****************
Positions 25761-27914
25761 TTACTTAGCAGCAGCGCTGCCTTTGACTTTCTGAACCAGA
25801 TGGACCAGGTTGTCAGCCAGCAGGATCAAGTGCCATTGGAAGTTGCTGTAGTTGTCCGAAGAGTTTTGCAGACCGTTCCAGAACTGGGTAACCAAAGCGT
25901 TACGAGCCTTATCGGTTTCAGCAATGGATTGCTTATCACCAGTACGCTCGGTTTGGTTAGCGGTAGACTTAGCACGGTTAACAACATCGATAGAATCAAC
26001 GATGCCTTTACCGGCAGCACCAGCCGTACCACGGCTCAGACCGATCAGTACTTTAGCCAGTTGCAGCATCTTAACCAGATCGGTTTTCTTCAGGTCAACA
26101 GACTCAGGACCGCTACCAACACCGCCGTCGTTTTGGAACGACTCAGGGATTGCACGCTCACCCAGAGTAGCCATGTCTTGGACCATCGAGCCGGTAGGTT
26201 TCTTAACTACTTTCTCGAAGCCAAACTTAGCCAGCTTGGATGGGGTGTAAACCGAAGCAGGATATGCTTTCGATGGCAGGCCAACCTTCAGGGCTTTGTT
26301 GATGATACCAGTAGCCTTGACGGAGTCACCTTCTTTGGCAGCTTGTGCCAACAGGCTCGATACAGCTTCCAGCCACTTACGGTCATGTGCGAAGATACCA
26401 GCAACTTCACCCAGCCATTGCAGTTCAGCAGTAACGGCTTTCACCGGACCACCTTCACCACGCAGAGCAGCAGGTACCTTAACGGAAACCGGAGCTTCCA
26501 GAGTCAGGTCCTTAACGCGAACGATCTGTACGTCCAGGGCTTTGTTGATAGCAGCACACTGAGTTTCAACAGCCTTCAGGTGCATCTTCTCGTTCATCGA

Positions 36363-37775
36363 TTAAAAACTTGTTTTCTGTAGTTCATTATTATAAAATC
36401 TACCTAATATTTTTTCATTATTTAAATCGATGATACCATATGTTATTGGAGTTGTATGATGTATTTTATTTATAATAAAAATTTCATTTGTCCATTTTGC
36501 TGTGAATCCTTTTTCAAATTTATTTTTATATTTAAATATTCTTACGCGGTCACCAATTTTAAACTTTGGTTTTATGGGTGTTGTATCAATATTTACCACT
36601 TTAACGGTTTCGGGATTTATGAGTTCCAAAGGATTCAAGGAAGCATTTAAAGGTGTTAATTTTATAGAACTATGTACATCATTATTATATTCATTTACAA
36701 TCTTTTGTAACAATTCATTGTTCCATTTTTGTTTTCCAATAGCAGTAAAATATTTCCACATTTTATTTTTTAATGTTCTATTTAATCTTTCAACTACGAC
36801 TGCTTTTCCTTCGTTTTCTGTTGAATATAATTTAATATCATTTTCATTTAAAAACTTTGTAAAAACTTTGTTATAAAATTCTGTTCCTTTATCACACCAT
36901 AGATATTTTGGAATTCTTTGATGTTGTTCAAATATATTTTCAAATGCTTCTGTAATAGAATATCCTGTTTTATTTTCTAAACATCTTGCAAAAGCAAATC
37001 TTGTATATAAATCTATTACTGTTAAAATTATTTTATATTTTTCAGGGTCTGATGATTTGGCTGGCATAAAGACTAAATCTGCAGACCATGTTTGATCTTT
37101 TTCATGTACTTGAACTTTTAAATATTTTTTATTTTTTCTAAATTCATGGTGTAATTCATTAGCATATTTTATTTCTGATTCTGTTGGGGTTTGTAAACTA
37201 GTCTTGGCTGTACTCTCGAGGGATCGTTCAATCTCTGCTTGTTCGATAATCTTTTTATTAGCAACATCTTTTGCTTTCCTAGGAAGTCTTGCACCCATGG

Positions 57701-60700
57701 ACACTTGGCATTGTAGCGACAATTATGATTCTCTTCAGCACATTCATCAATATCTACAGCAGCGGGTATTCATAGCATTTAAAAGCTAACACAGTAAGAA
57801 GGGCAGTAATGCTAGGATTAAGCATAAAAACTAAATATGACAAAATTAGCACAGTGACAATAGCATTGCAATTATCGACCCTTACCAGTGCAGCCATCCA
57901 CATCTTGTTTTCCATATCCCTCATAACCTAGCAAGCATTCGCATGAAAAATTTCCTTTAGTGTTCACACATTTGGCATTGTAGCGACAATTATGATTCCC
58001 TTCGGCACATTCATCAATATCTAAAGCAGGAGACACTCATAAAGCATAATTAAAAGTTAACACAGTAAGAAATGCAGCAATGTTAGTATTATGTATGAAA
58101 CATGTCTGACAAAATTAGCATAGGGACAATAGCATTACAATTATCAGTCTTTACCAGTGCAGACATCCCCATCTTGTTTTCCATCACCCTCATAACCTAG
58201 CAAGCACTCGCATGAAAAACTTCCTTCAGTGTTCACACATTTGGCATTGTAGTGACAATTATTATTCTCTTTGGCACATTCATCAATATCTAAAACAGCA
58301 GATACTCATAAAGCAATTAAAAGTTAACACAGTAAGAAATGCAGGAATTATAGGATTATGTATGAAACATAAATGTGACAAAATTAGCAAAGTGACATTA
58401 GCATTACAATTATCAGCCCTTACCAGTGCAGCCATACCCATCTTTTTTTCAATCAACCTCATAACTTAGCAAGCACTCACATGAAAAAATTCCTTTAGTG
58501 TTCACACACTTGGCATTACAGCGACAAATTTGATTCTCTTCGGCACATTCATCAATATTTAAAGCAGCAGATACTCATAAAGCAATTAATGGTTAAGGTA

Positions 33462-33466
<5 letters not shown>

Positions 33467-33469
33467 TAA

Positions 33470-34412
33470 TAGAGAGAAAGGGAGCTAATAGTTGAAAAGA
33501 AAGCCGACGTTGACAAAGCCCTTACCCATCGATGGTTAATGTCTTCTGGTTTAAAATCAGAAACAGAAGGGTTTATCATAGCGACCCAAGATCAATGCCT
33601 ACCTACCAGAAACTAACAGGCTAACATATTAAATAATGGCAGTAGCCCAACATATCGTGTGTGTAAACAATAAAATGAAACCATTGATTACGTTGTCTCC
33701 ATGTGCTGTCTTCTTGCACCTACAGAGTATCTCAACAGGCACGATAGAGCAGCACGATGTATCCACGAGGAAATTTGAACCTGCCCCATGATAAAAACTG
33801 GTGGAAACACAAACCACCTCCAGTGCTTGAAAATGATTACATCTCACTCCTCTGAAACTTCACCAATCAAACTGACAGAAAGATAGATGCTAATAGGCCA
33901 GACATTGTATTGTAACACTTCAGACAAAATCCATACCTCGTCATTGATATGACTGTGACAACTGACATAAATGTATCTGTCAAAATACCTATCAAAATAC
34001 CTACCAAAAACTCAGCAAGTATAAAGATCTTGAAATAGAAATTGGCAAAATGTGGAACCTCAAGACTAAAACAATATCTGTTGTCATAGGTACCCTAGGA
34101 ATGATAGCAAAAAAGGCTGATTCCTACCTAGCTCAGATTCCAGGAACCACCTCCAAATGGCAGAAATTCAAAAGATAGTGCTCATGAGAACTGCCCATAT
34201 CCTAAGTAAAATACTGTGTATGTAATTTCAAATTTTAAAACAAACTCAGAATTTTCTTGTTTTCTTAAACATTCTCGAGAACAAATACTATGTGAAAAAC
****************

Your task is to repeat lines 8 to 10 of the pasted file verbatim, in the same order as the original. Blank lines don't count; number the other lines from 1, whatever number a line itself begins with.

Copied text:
26301 GATGATACCAGTAGCCTTGACGGAGTCACCTTCTTTGGCAGCTTGTGCCAACAGGCTCGATACAGCTTCCAGCCACTTACGGTCATGTGCGAAGATACCA
26401 GCAACTTCACCCAGCCATTGCAGTTCAGCAGTAACGGCTTTCACCGGACCACCTTCACCACGCAGAGCAGCAGGTACCTTAACGGAAACCGGAGCTTCCA
26501 GAGTCAGGTCCTTAACGCGAACGATCTGTACGTCCAGGGCTTTGTTGATAGCAGCACACTGAGTTTCAACAGCCTTCAGGTGCATCTTCTCGTTCATCGA